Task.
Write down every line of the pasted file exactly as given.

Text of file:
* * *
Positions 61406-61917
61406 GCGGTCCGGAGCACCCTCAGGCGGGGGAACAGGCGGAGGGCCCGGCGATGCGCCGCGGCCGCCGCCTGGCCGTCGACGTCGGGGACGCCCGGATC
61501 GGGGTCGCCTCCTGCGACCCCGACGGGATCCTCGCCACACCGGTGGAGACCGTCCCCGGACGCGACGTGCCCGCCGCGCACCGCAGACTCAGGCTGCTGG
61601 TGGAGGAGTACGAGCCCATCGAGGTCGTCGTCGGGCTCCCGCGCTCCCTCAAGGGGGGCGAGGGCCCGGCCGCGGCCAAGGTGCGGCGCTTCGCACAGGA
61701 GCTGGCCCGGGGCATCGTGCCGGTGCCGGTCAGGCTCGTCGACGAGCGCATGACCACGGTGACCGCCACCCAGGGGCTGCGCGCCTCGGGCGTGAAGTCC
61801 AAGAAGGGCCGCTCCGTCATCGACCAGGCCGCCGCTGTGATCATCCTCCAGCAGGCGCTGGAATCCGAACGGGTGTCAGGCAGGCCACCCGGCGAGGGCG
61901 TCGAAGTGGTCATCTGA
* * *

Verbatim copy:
Positions 61406-61917
61406 GCGGTCCGGAGCACCCTCAGGCGGGGGAACAGGCGGAGGGCCCGGCGATGCGCCGCGGCCGCCGCCTGGCCGTCGACGTCGGGGACGCCCGGATC
61501 GGGGTCGCCTCCTGCGACCCCGACGGGATCCTCGCCACACCGGTGGAGACCGTCCCCGGACGCGACGTGCCCGCCGCGCACCGCAGACTCAGGCTGCTGG
61601 TGGAGGAGTACGAGCCCATCGAGGTCGTCGTCGGGCTCCCGCGCTCCCTCAAGGGGGGCGAGGGCCCGGCCGCGGCCAAGGTGCGGCGCTTCGCACAGGA
61701 GCTGGCCCGGGGCATCGTGCCGGTGCCGGTCAGGCTCGTCGACGAGCGCATGACCACGGTGACCGCCACCCAGGGGCTGCGCGCCTCGGGCGTGAAGTCC
61801 AAGAAGGGCCGCTCCGTCATCGACCAGGCCGCCGCTGTGATCATCCTCCAGCAGGCGCTGGAATCCGAACGGGTGTCAGGCAGGCCACCCGGCGAGGGCG
61901 TCGAAGTGGTCATCTGA